Cafe Society

Reader: The Furr's selection was divine for a very young man -- simply divine

Furr's got its start in New Mexico in 1946, when Roy Furr opened his first spot in Hobbs. From there it grew into a regional chain of family restaurants, ultimately morphing from Furr's Cafetaria to Furr's Fresh Buffet & Family Dining. But today if you want to dine at any Furr's, your closest option is back in New Mexico -- the last Furr's has closed in Colorado. Its disappearance brought back a lot of memories for Denver native Bree Davies, who writes: "But that's the problem with a place like Furr's Cafeteria -- it is celebrated for what it used to be, a place frozen in a time when jello is still considered a side item (not just a thing you eat when you're sick and your body can only process red dye #40-colored collagen from pigs)." Her memories of Furr's inspired many more.

See also: On the closure of Furr's and the death of cafeteria food: Did we ever enjoy a cheap buffet?

Says Douglas:

My family struggled financially when I was a child. Still, once a month we went out to eat and it was at Furr's. The selection was divine for a very young man. Simply divine.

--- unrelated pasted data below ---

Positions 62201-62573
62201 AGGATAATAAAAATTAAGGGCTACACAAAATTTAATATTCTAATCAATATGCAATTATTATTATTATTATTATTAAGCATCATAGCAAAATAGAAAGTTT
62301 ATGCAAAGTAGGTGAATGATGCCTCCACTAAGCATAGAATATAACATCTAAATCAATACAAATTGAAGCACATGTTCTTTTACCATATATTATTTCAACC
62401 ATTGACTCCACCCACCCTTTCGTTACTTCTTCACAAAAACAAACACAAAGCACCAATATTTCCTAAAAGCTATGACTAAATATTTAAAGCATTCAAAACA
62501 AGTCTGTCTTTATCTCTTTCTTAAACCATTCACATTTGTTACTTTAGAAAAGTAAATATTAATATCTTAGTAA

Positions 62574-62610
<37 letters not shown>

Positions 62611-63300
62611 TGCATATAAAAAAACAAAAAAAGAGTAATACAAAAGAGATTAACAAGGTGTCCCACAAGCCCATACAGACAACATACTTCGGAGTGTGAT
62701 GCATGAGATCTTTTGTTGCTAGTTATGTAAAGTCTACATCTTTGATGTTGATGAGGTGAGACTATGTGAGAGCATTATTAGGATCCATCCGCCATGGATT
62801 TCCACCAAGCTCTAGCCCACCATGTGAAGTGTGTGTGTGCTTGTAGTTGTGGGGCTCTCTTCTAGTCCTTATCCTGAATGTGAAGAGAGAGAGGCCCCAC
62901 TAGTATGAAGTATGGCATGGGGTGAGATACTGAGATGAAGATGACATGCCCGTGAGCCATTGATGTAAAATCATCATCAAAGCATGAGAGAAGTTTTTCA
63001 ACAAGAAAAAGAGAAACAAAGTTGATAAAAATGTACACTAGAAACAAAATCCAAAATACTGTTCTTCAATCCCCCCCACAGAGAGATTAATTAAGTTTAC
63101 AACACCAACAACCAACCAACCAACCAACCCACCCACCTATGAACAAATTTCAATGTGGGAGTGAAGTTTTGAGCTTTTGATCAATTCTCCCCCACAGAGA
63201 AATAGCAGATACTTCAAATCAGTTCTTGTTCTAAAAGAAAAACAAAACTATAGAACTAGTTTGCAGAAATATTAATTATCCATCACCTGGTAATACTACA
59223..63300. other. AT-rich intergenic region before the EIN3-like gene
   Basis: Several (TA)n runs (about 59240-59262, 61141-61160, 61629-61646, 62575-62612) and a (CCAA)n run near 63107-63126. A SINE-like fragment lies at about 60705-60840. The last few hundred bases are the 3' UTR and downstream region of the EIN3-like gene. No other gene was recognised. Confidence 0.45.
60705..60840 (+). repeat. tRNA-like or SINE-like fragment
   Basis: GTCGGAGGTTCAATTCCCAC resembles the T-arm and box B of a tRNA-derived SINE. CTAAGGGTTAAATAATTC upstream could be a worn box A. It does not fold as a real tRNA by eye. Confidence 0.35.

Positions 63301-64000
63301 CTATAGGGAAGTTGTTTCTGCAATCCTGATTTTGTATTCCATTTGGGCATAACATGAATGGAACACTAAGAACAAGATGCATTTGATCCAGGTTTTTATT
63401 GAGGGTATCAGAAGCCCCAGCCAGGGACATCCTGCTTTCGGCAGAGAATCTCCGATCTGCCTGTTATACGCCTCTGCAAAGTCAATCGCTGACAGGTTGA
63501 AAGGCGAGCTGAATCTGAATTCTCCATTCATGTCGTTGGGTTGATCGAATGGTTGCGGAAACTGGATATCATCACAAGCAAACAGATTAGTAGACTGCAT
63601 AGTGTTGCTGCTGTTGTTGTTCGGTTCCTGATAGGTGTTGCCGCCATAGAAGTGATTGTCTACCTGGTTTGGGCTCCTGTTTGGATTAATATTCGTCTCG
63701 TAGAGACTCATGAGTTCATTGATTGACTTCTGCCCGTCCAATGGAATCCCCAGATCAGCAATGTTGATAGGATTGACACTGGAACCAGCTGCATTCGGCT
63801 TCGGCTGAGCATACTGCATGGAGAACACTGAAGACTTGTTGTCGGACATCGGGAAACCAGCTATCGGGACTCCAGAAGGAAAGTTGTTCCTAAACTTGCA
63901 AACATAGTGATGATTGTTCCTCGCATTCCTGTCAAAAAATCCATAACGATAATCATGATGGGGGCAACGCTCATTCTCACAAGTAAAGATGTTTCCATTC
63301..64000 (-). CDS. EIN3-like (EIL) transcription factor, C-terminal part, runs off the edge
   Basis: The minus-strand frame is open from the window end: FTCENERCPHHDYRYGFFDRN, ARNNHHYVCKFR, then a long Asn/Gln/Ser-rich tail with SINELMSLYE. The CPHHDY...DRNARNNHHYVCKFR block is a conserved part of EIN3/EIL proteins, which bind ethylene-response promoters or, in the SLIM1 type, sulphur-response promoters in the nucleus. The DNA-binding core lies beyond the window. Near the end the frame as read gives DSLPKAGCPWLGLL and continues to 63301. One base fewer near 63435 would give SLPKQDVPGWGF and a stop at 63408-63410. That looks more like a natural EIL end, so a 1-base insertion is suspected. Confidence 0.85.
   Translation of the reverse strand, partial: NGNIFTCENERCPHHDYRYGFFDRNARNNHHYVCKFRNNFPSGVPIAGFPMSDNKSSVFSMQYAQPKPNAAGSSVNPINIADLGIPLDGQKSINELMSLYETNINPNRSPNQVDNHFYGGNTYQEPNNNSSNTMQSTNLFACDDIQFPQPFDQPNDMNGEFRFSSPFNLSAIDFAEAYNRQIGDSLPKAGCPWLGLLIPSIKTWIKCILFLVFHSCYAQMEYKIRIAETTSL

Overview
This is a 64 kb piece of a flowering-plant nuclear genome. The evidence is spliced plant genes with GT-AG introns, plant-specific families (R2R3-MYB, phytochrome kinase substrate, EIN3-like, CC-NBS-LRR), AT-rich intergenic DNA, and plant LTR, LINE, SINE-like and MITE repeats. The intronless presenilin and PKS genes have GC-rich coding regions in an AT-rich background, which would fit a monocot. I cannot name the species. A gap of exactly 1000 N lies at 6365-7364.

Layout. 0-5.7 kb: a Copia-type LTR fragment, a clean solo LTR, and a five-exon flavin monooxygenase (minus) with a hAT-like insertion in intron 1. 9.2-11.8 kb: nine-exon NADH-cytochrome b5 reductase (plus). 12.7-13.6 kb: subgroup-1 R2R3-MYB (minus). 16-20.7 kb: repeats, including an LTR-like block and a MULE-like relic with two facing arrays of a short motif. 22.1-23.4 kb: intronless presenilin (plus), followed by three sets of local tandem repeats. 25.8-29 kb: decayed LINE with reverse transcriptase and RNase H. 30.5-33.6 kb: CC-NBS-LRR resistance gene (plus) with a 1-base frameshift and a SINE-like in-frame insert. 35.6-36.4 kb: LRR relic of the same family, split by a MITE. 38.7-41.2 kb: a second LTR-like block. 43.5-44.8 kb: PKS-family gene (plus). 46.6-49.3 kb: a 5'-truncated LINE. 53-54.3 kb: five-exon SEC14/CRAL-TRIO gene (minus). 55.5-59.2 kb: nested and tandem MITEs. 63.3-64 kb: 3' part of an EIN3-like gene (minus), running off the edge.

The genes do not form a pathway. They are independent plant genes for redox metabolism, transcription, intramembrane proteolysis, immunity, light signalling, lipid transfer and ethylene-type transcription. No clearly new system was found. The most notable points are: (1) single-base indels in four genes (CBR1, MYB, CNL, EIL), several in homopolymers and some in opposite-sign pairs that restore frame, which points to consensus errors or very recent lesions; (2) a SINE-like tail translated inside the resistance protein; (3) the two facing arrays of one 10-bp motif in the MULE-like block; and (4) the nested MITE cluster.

Says Christie:
I will always have fond memories of Furr's and Wyatt's. Nothing said weekend at Grandma and Grandpa's like a stop at one of these locations. It was a kids heaven! Mac and cheese, mashed potatoes and gravy, turkey and endless dessert. Sure, as I've grown into adulthood and my palate has developed significantly, that would not be a favored choice. However, I would give anything to have one more dinner with my now passed loved ones at any of these places. Bittersweet memories.
And Beth not only has memories, but a good explanation of why Furr's is gone:
We ate there a lot when I was a kid, and when my kids were little. Always makes me think of family. The food used to be good, but I the past ten years or so, the food quality went down, and the servers slopped your food in a dish, like they were pissed off that you were there. We finally quit eating there.
Did you eat at Furr's? What other old-time places do you miss?

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Patricia Calhoun co-founded Westword in 1977; she’s been the editor ever since. She’s a regular on the weekly CPT12 roundtable Colorado Inside Out, played a real journalist in John Sayles’s Silver City, once interviewed President Bill Clinton while wearing flip-flops, and has been honored with numerous national awards for her columns and feature-writing.
Contact: Patricia Calhoun